The fashion industry is highly susceptible to inequalities along the supply chain. Modern slavery is a blight. The supply chain remains vulnerable in where and how material is sourced, where products are manufactured, whether people are paid fair wages, how the factories are governed and managed, whether there is child labour. ‘Brands may see themselves as having done their bit by simply demanding that everyone along the supply chain hold true to sustainable standards. But they are not prepared to pay any more to make that happen. If you want to pay people living wages it costs more. If you want to give the people in these overseas manufacturing centres the benefits and working conditions that you and I get to enjoy, then it costs more. So, unless you are prepared to pay to make the change, just demanding it does nothing. Put your money where your mouth is. If you are not prepared to do that, then you are not a part of the change, you are part of the problem.’
Greenwashing causes customers to become disenfranchised with the sustainable fashion movement
Alongside this new generation of consumers is a new generation of leaders and entrepreneurs likes James, who are putting deep thought into the purpose and values by which their businesses exist and operate. We have more and more fashion brands wanting to be competitive when judged on social or environmental values. But there is a negative side to this James warns. Because brands and organisations that do not really have social or environmental strategies in place, often resort to greenwashing. This then causes customers to become disenfranchised with the sustainable fashion movement.
‘The greenwashing movement is counterproductive to creating any change. Because greenwashing deceives customers into believing they are part of the solution, when they are in fact part of a problem. And this is because of the greenwashed advertising that goes out. Many brands for instance go out with advertising that claims 95 per cent less water use per jeans. And someone who is not educated enough about the processes then believes this means 95 per cent less water use for the whole production process of this pair of jeans. There is nothing accurate about that. What they are in fact talking about is 95 per cent less water usage in one of the processes.’ That kind of manipulative advertising and marketing, James says, is causing massive setbacks and slows down the process that is needed to drive real change in the industry.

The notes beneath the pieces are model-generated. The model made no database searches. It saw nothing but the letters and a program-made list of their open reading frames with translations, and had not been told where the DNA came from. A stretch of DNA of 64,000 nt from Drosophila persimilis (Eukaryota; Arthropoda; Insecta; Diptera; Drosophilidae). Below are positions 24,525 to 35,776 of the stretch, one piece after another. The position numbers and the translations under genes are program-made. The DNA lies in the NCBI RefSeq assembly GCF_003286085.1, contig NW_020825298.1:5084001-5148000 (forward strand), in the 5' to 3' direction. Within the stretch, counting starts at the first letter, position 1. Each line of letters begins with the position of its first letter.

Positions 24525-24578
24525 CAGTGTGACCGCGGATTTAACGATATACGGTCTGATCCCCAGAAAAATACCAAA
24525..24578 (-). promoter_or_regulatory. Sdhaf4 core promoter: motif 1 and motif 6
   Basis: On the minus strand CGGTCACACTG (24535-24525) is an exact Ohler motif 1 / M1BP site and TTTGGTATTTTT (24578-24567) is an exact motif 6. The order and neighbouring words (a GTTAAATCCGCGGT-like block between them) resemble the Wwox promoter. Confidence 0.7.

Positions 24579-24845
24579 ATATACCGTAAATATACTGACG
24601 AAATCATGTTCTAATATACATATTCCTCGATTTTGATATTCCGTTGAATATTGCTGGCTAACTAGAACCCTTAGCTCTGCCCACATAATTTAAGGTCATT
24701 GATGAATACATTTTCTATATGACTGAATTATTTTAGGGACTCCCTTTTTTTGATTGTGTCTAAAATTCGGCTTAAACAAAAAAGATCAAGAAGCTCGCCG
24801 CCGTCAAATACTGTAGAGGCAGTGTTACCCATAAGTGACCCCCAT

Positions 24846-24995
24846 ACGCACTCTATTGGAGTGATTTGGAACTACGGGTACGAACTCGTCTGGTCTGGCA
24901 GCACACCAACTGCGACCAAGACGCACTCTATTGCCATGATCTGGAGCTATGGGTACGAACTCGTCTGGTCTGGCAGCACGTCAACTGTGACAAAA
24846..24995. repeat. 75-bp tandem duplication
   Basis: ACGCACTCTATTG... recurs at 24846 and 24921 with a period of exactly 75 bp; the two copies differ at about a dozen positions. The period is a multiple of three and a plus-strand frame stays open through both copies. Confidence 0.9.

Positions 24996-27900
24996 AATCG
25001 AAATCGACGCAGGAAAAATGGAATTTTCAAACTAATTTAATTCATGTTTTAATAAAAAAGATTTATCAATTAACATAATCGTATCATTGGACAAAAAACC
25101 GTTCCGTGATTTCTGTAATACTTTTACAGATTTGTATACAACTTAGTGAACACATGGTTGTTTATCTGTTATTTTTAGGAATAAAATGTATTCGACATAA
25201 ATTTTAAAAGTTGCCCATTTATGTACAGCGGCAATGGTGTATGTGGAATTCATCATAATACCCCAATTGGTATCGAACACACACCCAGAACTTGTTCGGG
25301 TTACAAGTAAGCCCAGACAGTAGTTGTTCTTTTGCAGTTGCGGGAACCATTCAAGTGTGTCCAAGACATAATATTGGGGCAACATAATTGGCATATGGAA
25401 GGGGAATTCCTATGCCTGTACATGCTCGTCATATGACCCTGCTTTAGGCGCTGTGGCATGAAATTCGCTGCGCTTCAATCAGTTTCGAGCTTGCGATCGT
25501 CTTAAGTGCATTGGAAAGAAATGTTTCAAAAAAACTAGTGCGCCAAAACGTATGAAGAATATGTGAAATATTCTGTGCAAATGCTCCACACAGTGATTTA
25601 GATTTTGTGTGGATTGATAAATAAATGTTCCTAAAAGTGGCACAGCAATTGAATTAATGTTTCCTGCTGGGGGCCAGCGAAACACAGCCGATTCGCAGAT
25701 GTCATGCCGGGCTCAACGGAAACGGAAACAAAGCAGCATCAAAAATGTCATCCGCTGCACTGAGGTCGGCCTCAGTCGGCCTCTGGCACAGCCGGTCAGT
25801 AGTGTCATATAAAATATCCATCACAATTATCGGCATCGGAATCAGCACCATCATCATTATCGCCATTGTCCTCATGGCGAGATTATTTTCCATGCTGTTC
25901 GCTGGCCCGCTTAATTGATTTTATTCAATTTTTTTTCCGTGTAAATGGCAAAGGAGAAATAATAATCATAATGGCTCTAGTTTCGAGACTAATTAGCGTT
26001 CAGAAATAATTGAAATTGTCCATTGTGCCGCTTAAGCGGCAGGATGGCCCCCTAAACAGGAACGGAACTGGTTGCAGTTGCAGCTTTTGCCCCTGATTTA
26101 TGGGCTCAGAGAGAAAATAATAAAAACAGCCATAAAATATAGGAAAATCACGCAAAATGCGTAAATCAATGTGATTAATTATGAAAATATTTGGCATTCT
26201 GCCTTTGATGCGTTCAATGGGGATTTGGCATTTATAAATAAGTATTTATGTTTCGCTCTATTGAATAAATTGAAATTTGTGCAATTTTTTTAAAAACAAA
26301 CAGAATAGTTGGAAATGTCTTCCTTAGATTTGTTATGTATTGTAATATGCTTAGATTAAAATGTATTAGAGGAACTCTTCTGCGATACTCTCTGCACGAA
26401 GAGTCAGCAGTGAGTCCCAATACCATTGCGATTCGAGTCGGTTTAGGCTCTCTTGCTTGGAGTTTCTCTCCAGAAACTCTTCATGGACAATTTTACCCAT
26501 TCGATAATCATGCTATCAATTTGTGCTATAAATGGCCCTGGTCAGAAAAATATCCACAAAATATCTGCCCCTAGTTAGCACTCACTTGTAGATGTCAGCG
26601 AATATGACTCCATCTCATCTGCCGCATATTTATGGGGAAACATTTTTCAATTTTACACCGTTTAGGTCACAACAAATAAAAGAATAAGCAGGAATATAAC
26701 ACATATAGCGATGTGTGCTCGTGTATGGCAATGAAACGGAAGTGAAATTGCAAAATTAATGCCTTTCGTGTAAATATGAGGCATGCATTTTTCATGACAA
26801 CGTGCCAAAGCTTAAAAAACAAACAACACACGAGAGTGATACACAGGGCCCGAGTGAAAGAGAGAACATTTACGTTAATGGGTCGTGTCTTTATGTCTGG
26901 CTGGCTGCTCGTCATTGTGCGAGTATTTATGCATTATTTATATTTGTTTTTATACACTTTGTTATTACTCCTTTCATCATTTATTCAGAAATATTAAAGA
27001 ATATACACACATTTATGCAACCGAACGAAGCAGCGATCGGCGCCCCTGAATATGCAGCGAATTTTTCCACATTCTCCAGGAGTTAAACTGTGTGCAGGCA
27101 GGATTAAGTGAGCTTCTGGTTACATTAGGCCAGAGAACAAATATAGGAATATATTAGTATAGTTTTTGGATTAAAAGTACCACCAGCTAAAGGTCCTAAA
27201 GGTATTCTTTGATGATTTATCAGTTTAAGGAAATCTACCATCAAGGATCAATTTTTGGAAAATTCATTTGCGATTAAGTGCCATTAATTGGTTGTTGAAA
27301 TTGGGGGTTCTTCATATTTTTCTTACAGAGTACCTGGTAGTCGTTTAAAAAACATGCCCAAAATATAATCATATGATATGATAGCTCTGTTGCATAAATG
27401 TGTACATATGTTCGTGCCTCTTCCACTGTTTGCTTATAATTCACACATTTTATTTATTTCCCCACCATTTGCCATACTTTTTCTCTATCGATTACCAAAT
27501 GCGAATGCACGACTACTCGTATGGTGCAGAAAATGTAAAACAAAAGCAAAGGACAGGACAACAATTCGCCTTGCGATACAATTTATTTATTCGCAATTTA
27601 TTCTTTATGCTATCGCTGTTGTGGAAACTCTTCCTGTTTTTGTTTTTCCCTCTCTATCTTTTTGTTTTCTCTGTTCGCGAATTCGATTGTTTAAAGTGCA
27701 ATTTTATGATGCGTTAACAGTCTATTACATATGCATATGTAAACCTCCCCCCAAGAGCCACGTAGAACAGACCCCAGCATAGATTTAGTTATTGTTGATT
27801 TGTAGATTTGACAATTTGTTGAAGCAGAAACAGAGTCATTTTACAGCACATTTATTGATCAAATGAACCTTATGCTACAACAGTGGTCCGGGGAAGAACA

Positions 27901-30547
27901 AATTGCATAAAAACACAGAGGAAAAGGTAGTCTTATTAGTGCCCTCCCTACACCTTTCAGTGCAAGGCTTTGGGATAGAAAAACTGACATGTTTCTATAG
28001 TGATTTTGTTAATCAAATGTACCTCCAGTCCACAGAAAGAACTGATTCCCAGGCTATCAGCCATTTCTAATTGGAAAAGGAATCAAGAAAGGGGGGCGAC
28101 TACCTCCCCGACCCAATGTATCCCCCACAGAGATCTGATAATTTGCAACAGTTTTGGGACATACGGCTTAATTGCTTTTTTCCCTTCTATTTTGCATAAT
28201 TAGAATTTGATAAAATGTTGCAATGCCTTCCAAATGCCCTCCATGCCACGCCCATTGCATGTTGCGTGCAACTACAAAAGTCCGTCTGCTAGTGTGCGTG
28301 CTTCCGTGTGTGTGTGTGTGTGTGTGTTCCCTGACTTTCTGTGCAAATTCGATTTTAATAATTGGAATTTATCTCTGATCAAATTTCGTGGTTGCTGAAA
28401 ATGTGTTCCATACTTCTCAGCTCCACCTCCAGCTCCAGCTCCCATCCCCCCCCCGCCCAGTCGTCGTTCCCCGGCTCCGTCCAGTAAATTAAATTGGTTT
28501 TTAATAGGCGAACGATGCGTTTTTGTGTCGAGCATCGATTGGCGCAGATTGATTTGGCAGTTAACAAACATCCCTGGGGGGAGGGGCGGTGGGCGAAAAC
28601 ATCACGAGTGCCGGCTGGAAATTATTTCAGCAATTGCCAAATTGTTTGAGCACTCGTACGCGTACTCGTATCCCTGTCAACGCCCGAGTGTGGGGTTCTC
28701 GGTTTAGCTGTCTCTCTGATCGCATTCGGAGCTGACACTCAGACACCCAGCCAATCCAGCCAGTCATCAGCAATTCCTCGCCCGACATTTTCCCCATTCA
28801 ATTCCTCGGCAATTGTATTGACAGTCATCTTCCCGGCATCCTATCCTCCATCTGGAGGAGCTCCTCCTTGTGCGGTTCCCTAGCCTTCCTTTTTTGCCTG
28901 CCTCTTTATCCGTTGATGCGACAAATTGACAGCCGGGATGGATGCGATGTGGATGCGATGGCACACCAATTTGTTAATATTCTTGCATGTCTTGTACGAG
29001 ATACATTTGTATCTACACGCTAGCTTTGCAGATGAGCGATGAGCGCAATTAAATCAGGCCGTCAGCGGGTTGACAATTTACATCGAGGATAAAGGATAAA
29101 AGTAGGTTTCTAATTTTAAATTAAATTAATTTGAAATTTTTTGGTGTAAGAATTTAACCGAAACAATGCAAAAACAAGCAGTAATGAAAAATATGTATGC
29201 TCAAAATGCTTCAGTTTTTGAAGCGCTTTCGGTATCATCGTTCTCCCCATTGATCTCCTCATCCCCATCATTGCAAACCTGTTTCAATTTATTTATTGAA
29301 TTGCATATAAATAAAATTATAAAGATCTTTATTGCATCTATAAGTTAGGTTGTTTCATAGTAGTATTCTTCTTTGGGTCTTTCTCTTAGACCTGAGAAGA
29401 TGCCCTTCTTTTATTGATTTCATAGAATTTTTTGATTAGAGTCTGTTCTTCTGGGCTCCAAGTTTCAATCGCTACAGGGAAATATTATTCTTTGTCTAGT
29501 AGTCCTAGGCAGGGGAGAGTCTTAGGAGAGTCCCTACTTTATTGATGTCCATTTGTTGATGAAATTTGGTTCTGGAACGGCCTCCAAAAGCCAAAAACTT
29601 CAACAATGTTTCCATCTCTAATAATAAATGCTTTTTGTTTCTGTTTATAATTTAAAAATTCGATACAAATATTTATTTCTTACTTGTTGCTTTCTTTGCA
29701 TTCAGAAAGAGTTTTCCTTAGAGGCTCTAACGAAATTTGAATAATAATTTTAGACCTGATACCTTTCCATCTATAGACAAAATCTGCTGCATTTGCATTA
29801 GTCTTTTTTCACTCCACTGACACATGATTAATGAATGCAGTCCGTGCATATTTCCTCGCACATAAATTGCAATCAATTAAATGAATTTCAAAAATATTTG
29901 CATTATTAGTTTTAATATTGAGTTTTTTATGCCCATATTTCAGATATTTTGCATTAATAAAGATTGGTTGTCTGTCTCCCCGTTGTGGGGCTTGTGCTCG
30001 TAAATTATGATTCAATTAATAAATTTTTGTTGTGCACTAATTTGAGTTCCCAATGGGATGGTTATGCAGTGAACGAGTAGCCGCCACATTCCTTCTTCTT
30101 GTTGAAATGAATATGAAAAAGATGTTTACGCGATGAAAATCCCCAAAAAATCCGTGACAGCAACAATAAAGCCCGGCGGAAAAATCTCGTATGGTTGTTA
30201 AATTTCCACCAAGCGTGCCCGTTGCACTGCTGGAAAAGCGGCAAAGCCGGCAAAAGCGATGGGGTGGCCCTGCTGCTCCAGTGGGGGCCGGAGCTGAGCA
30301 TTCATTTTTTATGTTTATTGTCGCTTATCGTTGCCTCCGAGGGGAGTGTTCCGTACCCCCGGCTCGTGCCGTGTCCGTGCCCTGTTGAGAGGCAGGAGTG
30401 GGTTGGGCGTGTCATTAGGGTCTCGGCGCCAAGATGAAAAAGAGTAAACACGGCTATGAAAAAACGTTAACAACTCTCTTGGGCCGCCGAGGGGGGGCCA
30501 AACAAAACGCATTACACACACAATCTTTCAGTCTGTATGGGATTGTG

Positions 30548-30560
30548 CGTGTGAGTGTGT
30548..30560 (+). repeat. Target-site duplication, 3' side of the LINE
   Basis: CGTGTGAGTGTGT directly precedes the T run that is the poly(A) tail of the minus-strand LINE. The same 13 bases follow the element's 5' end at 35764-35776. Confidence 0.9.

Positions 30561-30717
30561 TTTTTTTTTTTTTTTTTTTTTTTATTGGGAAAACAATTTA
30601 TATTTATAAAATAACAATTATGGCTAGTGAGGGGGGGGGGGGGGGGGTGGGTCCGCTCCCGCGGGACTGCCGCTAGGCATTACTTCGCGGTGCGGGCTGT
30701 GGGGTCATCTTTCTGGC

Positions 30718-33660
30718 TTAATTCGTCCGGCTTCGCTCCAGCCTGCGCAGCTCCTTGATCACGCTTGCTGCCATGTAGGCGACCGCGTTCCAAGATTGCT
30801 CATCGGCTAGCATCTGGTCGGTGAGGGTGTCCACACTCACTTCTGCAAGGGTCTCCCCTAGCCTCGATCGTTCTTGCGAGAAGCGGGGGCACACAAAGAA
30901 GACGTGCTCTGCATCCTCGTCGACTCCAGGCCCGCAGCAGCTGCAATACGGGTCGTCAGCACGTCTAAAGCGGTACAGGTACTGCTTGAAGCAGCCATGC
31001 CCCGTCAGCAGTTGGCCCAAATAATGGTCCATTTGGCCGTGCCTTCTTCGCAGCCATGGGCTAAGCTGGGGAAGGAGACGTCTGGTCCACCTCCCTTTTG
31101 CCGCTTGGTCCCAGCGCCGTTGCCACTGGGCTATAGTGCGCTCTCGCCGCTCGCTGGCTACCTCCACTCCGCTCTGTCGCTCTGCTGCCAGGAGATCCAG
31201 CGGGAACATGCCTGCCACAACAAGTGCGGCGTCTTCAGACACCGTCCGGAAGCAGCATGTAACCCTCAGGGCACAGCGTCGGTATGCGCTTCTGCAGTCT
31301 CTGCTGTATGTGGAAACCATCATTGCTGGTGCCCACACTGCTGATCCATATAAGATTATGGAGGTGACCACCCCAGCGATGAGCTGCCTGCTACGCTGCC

To lead you have to serve
James Bartle did not start out in fashion. He was a freestyle motocross bike rider (FMX) who also had a metal fabrication business. ‘I did not know a whole lot about the fashion business. I just knew that it was an industry that was growing in Cambodia. I could see clearly how we could have an impact on these people’s lives by using the industry. How we could train them and make products that people wanted and sell them in the Western markets. And then use the profits to build and expand to employ more people.’
It’s been an extremely challenging enterprise to undertake. Cash flow was a huge problem. The setting up of the manufacturing centre in Cambodia was complex. Learning how to communicate given the cultural differences between the Australian management and the Cambodian seamstresses and line managers, the governance in Cambodia, each of these posed its own issues. ‘How do we make sure that everyone is being benefitted? That we had really strong leadership. All of this was challenging. But, I guess I looked at those things as a huge opportunity; that if we could find a method or a solution that worked, then we really had something that had legs. Something we could use to create the change that we dreamed about seeing.’
James is a big believer in the maxim that to lead you have to serve. That is not easy to do and James admits that he too fails at it a lot. ‘Culturally, leadership looks different in many parts of the world from what we have in Australia. But when you think about a common factor everywhere that makes it work, then it is that to lead you must serve. To have people follow along with you, to come with you on the journey, they need to know you care for them. If they do not know that, it is very hard to engage on a deeper and meaningful level with those whom you work with.’
Outland Denim’s global reach is as yet modest but it is growing. Australia is its largest market. US, New Zealand, Singapore are some of the countries where they are gaining traction. For James, that traction is as much about growing the business as it is about growing the impact of the social enterprise values by which Outland Denim lives. The change that its current footprint has already brought to their staff and their communities in Cambodia is considerable. ‘We want to use the power of consumers to create the kinds of opportunities that we have already created with a small team in a community. We want to escalate that impact by engaging retailers and consumers across every continent.’